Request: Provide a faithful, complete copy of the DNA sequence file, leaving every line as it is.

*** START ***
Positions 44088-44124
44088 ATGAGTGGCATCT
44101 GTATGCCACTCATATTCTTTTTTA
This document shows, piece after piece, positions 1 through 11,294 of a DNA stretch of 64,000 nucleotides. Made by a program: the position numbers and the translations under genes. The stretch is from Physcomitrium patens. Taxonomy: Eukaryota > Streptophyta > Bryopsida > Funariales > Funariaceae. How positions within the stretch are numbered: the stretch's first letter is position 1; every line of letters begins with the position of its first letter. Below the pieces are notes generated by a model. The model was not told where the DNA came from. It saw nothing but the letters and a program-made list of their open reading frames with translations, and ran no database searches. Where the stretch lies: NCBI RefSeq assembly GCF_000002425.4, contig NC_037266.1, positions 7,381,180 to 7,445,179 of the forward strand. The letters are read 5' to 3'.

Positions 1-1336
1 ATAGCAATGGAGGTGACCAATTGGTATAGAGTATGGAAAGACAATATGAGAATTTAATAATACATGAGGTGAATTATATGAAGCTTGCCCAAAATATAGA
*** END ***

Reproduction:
Positions 44088-44124
44088 ATGAGTGGCATCT
44101 GTATGCCACTCATATTCTTTTTTA
This document shows, piece after piece, positions 1 through 11,294 of a DNA stretch of 64,000 nucleotides. Made by a program: the position numbers and the translations under genes. The stretch is from Physcomitrium patens. Taxonomy: Eukaryota > Streptophyta > Bryopsida > Funariales > Funariaceae. How positions within the stretch are numbered: the stretch's first letter is position 1; every line of letters begins with the position of its first letter. Below the pieces are notes generated by a model. The model was not told where the DNA came from. It saw nothing but the letters and a program-made list of their open reading frames with translations, and ran no database searches. Where the stretch lies: NCBI RefSeq assembly GCF_000002425.4, contig NC_037266.1, positions 7,381,180 to 7,445,179 of the forward strand. The letters are read 5' to 3'.

Positions 1-1336
1 ATAGCAATGGAGGTGACCAATTGGTATAGAGTATGGAAAGACAATATGAGAATTTAATAATACATGAGGTGAATTATATGAAGCTTGCCCAAAATATAGA